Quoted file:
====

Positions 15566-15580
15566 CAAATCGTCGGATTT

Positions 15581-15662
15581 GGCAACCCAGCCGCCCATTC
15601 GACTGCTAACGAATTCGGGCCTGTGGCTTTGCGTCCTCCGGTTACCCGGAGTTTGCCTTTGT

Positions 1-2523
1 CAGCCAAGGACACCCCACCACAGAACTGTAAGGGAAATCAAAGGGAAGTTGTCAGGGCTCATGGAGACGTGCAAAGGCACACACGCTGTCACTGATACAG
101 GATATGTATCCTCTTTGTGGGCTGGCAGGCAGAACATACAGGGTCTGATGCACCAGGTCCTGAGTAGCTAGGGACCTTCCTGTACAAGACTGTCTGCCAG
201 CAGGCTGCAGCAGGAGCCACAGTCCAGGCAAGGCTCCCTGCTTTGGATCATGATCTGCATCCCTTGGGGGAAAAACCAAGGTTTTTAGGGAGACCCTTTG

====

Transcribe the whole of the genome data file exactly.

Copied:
Positions 15566-15580
15566 CAAATCGTCGGATTT

Positions 15581-15662
15581 GGCAACCCAGCCGCCCATTC
15601 GACTGCTAACGAATTCGGGCCTGTGGCTTTGCGTCCTCCGGTTACCCGGAGTTTGCCTTTGT

Positions 1-2523
1 CAGCCAAGGACACCCCACCACAGAACTGTAAGGGAAATCAAAGGGAAGTTGTCAGGGCTCATGGAGACGTGCAAAGGCACACACGCTGTCACTGATACAG
101 GATATGTATCCTCTTTGTGGGCTGGCAGGCAGAACATACAGGGTCTGATGCACCAGGTCCTGAGTAGCTAGGGACCTTCCTGTACAAGACTGTCTGCCAG
201 CAGGCTGCAGCAGGAGCCACAGTCCAGGCAAGGCTCCCTGCTTTGGATCATGATCTGCATCCCTTGGGGGAAAAACCAAGGTTTTTAGGGAGACCCTTTG